Behavioural sciences and data

Citizens are increasingly asked to adapt their behaviour. Drinking water utilities also make such requests. During drought periods for instance we see customers asked to be economical with their water during peak hours. We also know that influencing behaviour is an extremely difficult matter.

Influencing behaviour

In a political climate in which even government is less and less inclined to govern through restrictions and collective rules, and in which increasing emphasis is placed on the citizen’s individual responsibility and freedom of choice, societal challenges are approached more and more frequently as a sum of individual behaviours and choices. In the drinking water sector we also witness instances where the customers are asked to voluntarily adapt their behaviour, as was the case last summer, when millions of households were urged to be economical in their water consumption during peak hours. At the same time, we are aware that influencing behaviour is extremely difficult, and that the change by no means always takes the desired direction, even if you provide people with more knowledge. There is therefore a need for better understanding of the effectiveness of the influence mechanisms.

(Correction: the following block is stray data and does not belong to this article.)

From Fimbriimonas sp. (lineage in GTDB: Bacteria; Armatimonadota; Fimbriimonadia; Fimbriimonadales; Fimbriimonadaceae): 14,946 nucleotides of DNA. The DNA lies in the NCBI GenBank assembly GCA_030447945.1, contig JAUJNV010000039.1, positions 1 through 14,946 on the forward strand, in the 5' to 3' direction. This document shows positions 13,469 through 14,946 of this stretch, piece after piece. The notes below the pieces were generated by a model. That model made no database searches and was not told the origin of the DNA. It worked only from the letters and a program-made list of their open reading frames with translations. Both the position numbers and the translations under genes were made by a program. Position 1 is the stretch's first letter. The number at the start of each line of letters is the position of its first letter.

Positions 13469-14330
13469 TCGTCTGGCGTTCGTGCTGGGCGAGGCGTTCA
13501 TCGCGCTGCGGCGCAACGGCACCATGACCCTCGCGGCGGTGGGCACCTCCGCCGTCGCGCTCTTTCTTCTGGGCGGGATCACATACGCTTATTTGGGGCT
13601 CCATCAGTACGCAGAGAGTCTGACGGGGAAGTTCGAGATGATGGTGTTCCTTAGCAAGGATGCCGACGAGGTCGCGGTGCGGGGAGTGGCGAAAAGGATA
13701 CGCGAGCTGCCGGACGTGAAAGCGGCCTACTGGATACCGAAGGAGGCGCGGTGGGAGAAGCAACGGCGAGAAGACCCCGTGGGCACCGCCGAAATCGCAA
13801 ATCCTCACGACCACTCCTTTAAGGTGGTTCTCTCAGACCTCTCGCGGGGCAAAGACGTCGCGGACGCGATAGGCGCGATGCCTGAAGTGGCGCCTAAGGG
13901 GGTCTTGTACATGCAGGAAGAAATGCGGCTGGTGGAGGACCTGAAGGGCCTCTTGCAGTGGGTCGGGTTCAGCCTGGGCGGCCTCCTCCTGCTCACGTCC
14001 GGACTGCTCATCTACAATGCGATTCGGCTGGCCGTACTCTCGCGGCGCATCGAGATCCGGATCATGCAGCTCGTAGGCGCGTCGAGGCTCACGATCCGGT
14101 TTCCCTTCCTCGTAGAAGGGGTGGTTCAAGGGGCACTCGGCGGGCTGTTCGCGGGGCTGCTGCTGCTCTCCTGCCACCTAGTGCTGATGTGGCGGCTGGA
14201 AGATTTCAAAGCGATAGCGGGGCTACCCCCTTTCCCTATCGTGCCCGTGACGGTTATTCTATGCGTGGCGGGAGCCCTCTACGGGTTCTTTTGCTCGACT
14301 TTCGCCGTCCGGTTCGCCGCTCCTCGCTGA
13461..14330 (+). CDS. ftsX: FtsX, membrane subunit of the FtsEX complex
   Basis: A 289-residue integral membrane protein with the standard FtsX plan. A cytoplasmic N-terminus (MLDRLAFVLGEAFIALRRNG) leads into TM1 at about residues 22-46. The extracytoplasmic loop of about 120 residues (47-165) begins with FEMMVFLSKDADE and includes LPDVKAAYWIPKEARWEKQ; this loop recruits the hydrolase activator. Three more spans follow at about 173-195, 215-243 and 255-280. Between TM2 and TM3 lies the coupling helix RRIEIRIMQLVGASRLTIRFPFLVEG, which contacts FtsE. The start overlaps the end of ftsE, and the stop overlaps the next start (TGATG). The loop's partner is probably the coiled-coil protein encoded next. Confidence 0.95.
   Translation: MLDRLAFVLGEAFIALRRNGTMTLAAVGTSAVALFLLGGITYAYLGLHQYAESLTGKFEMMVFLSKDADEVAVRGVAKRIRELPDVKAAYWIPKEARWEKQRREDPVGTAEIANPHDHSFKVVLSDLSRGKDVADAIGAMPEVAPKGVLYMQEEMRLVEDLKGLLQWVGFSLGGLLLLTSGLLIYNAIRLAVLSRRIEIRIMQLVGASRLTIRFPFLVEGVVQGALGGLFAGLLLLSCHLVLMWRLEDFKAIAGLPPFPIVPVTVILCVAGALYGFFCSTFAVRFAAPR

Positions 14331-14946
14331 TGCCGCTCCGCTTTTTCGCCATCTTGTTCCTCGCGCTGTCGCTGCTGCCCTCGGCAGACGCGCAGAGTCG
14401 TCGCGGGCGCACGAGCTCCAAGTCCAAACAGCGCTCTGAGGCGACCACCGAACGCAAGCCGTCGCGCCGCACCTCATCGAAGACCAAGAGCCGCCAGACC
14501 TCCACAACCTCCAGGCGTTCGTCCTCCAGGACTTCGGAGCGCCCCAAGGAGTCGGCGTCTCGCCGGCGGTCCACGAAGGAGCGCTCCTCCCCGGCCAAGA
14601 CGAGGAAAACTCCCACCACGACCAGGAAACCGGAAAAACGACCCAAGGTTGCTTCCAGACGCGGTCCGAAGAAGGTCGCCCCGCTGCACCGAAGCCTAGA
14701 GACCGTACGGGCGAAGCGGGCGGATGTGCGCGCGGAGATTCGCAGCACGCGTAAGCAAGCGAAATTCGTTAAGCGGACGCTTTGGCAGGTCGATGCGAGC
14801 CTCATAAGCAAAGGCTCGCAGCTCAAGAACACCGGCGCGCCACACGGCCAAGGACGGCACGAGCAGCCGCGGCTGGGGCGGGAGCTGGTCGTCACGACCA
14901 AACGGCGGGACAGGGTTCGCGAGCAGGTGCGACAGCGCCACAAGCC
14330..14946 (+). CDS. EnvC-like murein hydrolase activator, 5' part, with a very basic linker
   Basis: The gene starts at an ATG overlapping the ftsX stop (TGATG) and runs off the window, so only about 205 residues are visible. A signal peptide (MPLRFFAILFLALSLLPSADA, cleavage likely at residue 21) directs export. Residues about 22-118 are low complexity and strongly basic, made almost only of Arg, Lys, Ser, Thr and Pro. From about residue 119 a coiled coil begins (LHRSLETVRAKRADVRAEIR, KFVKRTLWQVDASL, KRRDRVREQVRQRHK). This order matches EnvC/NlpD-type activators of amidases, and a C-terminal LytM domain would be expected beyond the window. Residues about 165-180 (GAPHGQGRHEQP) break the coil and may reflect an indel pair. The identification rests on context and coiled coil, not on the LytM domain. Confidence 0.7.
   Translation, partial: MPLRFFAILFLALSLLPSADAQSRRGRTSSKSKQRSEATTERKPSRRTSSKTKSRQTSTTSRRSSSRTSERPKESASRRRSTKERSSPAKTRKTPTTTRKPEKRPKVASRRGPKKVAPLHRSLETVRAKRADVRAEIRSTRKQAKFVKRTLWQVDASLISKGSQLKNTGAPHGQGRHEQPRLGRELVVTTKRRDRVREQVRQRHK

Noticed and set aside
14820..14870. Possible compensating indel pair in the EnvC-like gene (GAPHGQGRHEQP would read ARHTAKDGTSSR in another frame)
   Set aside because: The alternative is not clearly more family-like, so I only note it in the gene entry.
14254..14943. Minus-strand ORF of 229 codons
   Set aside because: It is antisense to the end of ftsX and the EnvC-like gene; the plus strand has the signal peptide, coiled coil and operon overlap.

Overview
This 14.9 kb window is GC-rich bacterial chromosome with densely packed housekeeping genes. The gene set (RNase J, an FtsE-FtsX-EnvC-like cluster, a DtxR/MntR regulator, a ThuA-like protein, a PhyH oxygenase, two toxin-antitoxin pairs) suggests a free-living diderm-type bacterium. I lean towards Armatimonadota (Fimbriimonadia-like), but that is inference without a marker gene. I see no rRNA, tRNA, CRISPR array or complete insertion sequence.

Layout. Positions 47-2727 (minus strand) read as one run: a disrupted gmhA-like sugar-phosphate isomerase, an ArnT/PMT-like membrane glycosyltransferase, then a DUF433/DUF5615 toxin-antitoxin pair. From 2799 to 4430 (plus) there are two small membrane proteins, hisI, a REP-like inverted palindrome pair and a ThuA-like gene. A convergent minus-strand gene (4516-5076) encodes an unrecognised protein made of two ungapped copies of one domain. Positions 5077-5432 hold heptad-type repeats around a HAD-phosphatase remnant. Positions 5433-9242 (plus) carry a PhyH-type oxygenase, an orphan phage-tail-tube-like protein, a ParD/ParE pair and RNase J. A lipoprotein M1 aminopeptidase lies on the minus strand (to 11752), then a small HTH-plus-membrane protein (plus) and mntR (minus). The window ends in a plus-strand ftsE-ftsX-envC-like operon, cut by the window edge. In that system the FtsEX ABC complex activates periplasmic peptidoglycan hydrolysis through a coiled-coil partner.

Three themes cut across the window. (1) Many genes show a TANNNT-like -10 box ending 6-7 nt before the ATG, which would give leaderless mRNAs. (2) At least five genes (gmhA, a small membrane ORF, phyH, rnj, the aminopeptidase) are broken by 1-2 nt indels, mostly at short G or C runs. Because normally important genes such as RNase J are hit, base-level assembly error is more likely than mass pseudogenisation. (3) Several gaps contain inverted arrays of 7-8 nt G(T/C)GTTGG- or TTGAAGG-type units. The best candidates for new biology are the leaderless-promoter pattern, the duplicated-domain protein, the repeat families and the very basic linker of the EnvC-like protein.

From providing knowledge to nudging

At the end of 2018, on the basis of a systematic literature study, an exploration was made of the most recent knowledge about the effectiveness of influence mechanisms with regard to water savings by customers. The present exploratory research builds upon that earlier work, and will focus on examining the opportunities for a productive combination of behavioural sciences and hydroinformatics. Besides a literature study, this will also involve looking at (1) international practice and (2) insights from other fields. The translation of the results to practice will be explored through a series of interviews and the design of an application tool.